But that means there is likely a whole bunch of stuff in its systems that it cannot legally use but has no way of knowing that. For example, there are surely plenty of photos taken in Illinois that do not have GPS coordinates in their metadata. Why would any of those be cleared from Clearview’s inventory? Clearview also allows people to request removal from its systems, but there are surely photographs from those people that are not positively matched, so the company has no way of identifying them as part of a removal request.
This is an aside, but that raises an interesting question: if images scraped without legal consent were used to train Clearview’s machine learning models, is it truly possible to remove those illegal images?
If Clearview were even slightly more ethical, it would only scrape the images it has explicit permission to access. I would still disagree with that on its face, but at least it would be done with permission. But this is the perhaps inevitable consequence of the Uber-like fuck your rules philosophy — as Hill writes, it is a “gamble that the rules would successfully be bent in their favor”.
Sadly, that Silicon Valley indifference to legality and ethics will not remain localized. There is no way to know for certain that Clearview has complied with the Privacy Commissioner’s recommendation that the company must delete all collected data on Canadians.
Hill digs into Clearview’s origin story, too, which of course involves Peter Thiel and someone who is even more detestable:
After I broke the news about Clearview AI, BuzzFeed and The Huffington Post reported that Ton-That and his company had ties to the far right and to a notorious conservative provocateur named Charles Johnson. I heard the same about Johnson from multiple sources. So I emailed him. At first, he was hesitant to talk to me, insisting he would do so only off the record, because he was still frustrated about the last time he talked to a New York Times journalist, when the media columnist David Carr profiled him in 2014.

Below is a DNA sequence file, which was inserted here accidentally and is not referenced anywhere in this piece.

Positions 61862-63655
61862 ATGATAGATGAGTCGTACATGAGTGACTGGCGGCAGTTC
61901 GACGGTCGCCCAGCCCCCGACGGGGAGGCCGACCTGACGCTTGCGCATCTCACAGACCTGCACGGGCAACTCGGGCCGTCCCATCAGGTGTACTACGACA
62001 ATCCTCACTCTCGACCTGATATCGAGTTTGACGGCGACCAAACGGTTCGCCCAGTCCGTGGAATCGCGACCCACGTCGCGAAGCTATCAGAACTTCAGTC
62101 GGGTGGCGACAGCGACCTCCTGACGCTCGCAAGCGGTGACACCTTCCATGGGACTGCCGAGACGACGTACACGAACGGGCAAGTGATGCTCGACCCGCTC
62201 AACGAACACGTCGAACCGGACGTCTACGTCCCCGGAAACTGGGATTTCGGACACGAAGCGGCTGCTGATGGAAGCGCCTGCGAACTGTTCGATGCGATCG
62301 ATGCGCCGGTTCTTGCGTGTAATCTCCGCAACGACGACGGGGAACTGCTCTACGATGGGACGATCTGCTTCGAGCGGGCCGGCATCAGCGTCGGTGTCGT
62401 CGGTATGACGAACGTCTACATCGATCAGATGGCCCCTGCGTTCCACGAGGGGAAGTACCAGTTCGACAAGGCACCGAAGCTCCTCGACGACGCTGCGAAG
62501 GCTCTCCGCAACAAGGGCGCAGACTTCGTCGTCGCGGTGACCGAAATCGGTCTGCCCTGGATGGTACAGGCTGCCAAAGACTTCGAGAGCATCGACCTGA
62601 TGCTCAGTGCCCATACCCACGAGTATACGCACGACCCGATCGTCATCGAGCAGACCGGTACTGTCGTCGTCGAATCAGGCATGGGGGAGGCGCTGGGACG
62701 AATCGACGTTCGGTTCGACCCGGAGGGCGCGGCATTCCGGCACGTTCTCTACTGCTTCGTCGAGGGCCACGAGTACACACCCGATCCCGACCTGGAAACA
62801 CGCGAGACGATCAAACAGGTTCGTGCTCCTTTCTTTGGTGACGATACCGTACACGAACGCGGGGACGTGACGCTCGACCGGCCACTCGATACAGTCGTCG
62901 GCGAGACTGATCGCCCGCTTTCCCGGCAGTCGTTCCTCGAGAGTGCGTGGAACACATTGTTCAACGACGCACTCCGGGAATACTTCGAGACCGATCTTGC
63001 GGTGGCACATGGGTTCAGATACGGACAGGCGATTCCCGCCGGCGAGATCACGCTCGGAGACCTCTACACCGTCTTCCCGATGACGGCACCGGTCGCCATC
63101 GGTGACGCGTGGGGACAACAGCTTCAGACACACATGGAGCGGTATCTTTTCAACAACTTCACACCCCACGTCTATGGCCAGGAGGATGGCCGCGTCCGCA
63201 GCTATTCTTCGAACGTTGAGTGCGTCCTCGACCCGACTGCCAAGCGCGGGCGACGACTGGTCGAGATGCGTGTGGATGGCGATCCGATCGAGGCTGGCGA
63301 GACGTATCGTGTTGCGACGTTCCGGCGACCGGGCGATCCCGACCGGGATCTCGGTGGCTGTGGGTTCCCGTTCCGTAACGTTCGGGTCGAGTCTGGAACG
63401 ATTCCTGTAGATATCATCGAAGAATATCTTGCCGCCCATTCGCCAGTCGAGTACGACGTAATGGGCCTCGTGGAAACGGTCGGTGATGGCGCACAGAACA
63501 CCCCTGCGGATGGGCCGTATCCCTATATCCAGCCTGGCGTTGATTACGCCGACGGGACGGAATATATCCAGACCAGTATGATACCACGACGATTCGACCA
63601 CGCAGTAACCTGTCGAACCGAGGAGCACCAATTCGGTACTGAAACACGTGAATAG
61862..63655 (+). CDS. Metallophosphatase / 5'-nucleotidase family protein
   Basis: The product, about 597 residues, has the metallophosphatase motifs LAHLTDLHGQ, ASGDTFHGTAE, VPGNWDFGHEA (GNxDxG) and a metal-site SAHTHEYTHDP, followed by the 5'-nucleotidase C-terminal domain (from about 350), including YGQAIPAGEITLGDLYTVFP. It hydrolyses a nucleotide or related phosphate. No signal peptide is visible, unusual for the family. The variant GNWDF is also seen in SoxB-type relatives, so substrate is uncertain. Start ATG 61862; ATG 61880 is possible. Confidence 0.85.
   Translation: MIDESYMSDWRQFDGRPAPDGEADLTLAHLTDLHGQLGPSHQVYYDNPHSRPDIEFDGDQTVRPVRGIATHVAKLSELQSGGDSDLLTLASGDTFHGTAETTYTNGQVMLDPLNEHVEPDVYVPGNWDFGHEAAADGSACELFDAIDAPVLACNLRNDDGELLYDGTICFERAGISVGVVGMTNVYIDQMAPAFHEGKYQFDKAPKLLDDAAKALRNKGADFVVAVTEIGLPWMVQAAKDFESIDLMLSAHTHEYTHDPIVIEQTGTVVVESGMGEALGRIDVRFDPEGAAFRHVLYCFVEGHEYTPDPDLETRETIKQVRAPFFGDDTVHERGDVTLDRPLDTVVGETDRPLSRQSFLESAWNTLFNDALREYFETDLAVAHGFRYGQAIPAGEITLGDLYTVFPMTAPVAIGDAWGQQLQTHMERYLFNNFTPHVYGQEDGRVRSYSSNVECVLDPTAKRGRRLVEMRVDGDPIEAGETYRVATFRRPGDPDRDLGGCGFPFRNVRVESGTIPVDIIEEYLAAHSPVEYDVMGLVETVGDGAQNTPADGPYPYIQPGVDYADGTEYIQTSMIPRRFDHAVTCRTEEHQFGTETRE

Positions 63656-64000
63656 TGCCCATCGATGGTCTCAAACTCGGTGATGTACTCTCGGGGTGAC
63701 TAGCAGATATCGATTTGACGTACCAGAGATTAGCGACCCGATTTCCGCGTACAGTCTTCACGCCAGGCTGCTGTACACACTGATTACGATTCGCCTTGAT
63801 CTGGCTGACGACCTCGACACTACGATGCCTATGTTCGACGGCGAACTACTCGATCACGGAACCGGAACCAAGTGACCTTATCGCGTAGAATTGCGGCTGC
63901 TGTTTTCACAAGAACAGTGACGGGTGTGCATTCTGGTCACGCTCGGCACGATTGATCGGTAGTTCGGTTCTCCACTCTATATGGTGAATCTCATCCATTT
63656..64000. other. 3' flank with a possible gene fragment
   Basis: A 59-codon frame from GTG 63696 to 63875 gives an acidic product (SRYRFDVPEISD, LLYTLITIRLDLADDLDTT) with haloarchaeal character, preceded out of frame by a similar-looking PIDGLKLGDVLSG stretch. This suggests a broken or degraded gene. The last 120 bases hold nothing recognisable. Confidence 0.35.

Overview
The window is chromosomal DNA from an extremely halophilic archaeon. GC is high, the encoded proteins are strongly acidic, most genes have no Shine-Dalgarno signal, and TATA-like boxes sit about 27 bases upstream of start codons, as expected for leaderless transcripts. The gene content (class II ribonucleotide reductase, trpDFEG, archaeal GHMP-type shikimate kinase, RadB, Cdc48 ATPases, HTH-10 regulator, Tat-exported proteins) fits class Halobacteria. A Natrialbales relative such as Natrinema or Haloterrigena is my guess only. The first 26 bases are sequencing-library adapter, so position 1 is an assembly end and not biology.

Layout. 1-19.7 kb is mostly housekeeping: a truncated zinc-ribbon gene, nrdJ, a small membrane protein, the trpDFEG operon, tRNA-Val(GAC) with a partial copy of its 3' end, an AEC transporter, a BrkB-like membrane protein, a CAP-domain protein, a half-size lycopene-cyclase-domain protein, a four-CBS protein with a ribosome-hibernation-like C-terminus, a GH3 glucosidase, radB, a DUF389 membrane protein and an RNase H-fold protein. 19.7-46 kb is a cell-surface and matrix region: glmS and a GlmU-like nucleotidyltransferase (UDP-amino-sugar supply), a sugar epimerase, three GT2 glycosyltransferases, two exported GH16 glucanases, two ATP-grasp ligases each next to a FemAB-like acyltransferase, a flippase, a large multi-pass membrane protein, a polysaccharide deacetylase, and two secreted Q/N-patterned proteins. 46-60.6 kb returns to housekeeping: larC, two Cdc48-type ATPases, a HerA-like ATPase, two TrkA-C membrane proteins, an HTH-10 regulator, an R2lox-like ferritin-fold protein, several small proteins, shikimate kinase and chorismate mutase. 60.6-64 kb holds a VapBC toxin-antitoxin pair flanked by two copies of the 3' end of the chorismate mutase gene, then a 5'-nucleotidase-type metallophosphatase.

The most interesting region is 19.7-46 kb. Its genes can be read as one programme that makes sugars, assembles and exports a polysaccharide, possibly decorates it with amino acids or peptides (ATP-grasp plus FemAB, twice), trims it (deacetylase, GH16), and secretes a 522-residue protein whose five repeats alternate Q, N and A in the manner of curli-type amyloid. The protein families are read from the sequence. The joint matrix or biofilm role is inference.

“Provacateur” is an awfully kind description of Johnson, though Hill expands further in the successive paragraphs. Just so we’re clear here, Johnson is a hateful subreddit in human form; a moron attached to a megaphone. Johnson has a lengthy rap sheet of crimes against intelligence, decency, facts, and ethics. He has denied the Holocaust, and did Jacob Wohl’s dumb bitbefore Wohl was old enough to vote.
Johnson is, apparently, a sort of unofficial cofounder of Clearview, who agreed to talk with Hill apparently because he thought it would rehabilitate his image. Reading between the lines, as of earlier this month he still held shares in a company that seeks to eradicate privacy on a global scale, so I am not sure how that is supposed to make me think more highly of him.
I thought this was amusing:
Johnson believes that giving this superpower only to the police is frightening — that it should be offered to anyone who would use it for good. In his mind, a world without strangers would be a friendlier, nicer world, because all people would be accountable for their actions.
I thought “cancel culture” was a scourge; I guess some fairly terrible people want to automate it.
Hermès’ approach to watch typography is unusually poetic. In reality, only a small and decreasing number of watchmakers go to the trouble of creating custom lettering for their dials. More often, watch brands use off-the-rack fonts that are squished and squeezed onto the dial’s limited real estate. Patek Philippe, for example, has used ITC American Typewriter and Arial on its high-end watches. French brand Bell & Ross deploys the playful 1980 typeface Isonorm for the numerals on many of its timepieces. Rolex uses a slightly modified version of Garamond for its logo. And Audemars Piguet has replaced the custom lettering on its watches with a stretched version of Times Roman.
Picture this: you sit yourself into the leather armchair that has sunken into the plush carpet on the jewellery store’s floor. You sip your complementary sparkling water as a staff member passes you a soft-lined box, inside which lays your dream watch, a Patek Philippe 5207G Grand Complications. This is among the finest examples of watchmaking and you have convinced yourself that it is worth its seven-figure pricetag. You lift it up to your eye and there you see it: Arial.
I’m not even joking — look at it. This watch has a tourbillon because of course it does, and the word Tourbillon is set in Arial of all typefaces. The calendar’s numbers also appear to be set in Arial and, to make matters worse, it appears to have been stretched vertically to fit, though it could be Arial Narrow. (Update: The numbers actually appear to be in a stretched Helvetica, so this watch has Arial and Helvetica on its face. Neat.) It is the same story across the Patek lineup, and it is a miserable detail in some truly fine work. Noted watch collector and typography enthusiast John Mayer would not be pleased.